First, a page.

This post (cross-posted from my Retail Patent Litigation Blog) discusses Heidi Keefe of Cooley’s presentation regarding the state of indirect infringement law. Here are the key points:
- Indirect infringement includes inducement and contributory and is the codification of pre-1952 case law.
- Indirect infringement requires intent and was created to prevent a party from knowingly acting and avoiding direct infringement by carving out one or two elements for another to perform.
- Inducement requires that the accused intended for the end user to infringe.
- Accused has to have had knowledge in the form of actual knowledge or willful blindness that the end user would be infringing.
- Global-Tech Appliances, Inc. v. SEB S.A., 131 S. Ct. 2060 (2011) rejected the Federal Circuit’s “deliberate indifference” test for knowledge, in favor of willful blindness drawn from criminal law. It is an open question whether willful blindness applies to contributory infringement. Willful blindness was found where defendant’s freedom to operate opinion was procured without providing opinion counsel key patent information.
- Contributory infringement requires knowing the product is “especially made or especially adapted” for infringement.
- As with inducement, there must be (at least) a single, direct infringement.
- The component cannot have any substantial, noninfringing use.
- Knowledge of the patent and that the component is especially made or adapted for infringement.
- Pleading indirect infringement
- Twombly/Iqbal generally require additional pleading for the intent element of either indirect infringement claim.
- Inducement – Must plead sufficient facts to plausibly infer the specific intent to induce the infringing acts (knowledge of the patent and of the infringing acts may be enough).
- Contributory – Must plead sufficient facts to infer there are no substantial noninfringing uses, as well as knowledge of the patents.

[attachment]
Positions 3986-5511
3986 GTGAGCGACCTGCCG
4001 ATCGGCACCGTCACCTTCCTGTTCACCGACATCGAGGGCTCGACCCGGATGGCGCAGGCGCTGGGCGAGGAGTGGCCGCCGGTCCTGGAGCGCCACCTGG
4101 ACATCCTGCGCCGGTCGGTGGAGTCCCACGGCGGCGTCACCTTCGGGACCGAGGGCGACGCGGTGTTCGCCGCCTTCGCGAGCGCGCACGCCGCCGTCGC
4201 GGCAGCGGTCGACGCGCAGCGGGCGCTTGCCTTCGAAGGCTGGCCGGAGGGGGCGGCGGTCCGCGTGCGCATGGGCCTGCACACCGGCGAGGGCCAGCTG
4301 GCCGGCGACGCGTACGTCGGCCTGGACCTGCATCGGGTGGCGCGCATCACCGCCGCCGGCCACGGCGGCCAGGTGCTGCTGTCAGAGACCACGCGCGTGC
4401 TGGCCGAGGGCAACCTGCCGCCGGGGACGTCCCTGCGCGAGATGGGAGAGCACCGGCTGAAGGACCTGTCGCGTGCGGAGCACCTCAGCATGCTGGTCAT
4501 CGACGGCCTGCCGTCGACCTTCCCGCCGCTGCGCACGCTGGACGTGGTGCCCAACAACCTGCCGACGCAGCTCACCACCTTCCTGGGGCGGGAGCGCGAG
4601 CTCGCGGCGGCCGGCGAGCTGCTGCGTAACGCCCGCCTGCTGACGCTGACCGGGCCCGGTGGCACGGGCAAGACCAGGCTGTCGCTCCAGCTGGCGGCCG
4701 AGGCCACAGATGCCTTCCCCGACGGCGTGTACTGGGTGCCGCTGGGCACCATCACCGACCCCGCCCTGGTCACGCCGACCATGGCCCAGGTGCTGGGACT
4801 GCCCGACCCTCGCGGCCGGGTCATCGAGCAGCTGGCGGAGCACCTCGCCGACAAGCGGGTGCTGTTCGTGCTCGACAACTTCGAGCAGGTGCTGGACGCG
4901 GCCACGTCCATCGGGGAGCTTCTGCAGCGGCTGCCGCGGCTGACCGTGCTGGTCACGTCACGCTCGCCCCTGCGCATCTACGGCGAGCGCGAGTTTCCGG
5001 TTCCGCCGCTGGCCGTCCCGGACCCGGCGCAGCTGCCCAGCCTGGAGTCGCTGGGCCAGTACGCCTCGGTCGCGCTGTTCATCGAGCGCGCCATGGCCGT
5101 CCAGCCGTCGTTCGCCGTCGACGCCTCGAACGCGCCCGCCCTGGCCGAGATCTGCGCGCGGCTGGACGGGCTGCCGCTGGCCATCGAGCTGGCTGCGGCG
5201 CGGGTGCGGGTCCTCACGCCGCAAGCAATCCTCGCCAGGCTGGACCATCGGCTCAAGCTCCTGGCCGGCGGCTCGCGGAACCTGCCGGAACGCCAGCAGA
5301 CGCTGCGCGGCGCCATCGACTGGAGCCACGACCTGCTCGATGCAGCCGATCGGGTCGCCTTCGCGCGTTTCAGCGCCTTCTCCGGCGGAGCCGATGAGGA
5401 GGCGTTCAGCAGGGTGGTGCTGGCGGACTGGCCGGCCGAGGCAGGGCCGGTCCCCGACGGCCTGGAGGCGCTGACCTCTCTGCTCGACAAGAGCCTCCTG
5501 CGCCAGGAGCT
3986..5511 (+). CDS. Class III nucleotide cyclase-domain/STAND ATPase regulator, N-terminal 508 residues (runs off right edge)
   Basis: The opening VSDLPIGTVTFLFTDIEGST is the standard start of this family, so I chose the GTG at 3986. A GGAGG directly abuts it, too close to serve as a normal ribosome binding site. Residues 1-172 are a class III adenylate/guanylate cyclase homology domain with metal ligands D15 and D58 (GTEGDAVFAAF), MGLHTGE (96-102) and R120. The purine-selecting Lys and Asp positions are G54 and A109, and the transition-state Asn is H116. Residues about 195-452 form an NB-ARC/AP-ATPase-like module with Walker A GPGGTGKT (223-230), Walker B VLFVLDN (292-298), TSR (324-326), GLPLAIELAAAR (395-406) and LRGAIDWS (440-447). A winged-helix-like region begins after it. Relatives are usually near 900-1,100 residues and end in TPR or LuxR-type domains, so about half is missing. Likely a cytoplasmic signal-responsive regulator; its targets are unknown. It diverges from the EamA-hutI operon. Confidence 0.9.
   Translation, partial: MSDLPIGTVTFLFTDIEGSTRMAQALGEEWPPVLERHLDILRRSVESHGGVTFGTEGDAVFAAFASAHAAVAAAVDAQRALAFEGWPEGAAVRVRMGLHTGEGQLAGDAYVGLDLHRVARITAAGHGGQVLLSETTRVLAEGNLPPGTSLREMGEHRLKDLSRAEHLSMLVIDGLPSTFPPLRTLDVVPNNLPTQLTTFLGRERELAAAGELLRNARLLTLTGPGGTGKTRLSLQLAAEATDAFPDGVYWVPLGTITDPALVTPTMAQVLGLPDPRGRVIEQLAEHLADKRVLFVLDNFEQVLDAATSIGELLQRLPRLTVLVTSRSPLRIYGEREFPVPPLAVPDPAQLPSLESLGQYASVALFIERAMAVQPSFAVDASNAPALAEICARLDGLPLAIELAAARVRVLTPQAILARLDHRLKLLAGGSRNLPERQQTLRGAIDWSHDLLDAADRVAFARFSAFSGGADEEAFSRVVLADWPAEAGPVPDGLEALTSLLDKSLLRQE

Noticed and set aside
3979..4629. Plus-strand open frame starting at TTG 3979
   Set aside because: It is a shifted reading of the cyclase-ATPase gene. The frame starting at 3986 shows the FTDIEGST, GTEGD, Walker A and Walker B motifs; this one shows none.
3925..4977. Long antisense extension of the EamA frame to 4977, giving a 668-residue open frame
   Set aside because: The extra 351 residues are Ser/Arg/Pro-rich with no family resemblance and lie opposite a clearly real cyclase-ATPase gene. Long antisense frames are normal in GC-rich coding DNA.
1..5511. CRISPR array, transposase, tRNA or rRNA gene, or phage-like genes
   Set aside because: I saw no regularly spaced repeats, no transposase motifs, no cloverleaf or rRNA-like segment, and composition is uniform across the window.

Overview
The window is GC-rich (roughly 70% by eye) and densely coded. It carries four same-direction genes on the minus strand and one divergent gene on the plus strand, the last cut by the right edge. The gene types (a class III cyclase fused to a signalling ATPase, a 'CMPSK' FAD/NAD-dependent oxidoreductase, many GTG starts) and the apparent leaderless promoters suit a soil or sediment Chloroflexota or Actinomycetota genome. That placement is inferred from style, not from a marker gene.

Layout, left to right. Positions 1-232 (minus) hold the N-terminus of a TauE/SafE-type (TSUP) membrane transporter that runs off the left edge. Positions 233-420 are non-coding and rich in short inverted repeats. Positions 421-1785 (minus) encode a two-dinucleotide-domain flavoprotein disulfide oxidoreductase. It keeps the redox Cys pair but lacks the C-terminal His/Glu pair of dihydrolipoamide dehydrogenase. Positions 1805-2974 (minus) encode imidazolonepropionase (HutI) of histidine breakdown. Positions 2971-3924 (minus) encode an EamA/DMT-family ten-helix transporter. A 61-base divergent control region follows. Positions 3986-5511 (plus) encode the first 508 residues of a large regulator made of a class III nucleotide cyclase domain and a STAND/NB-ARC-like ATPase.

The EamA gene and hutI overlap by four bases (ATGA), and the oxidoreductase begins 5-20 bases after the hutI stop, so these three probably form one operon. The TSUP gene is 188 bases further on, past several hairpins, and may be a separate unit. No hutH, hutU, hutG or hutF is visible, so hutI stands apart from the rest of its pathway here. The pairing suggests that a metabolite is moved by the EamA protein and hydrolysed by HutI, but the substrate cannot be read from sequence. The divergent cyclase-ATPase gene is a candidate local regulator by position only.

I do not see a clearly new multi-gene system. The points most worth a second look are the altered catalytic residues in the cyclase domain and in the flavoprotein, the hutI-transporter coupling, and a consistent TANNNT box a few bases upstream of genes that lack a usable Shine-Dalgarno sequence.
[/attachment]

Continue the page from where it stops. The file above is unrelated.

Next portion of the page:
- Trading Tech. Int’l, Inc. v. BCG Partners, Inc., No. 10 C 715, 2011 WL 3946581 (N.D. Ill. Sep. 2, 2011) intent was sufficiently shown where defendants allegedly advertised their products and taught their customers how to commit the allegedly infringing acts.
- Some case law in Delaware suggests that accusations in a complaint regarding expected continued infringement after the complaint creates knowledge of the patents could be sufficient.
- McRee v. Goldman, No. 11 CV 991, 2012 WL 929825 (N.D. Cal. Mar. 19, 2012) indirect infringement claims dismissed without prejudice because all of the allegedly knowing acts pre-dated the alleged knowledge of the patent in suit.
- Should you get an opinion letter to protect against inducement?
- Broadcom Corp. v. Qualcomm Inc., 543 F.3d 683 (Fed. Cir. 2008) held that failure to secure an opinion “may be probative of intent in this context.” But that potential inference appears to have been abrogated by the America Invents Act (“AIA”). Of course, the opinion letter is a powerful story for a jury.
- Global-Tech Appliances, Inc. v. SEB, S.A., 131 S. Ct. 2060 (2011) had a similar holding.
- The AIA seems to abrogate the holdings in Broadcom and Global-Tech with clear language. But the legislative history of the AIA says that it was codifying law, which should have included Broadcom and Global-Tech. So, there is some tension between the clear language of the statute and its legislative intent.
- Best practices when deciding whether to get an opinion letter for indirect infringement:
- Look at the cost/benefit analysis. The opinion can be valuable before a jury, but also costly. So, more likely to get them in important or close cases.
- There is little value in post-filing opinion letters.
- Best practices for avoiding indirect infringement:
- Teach non-infringing uses
- Teach multiple uses
- Tell users that how they use a device is up to them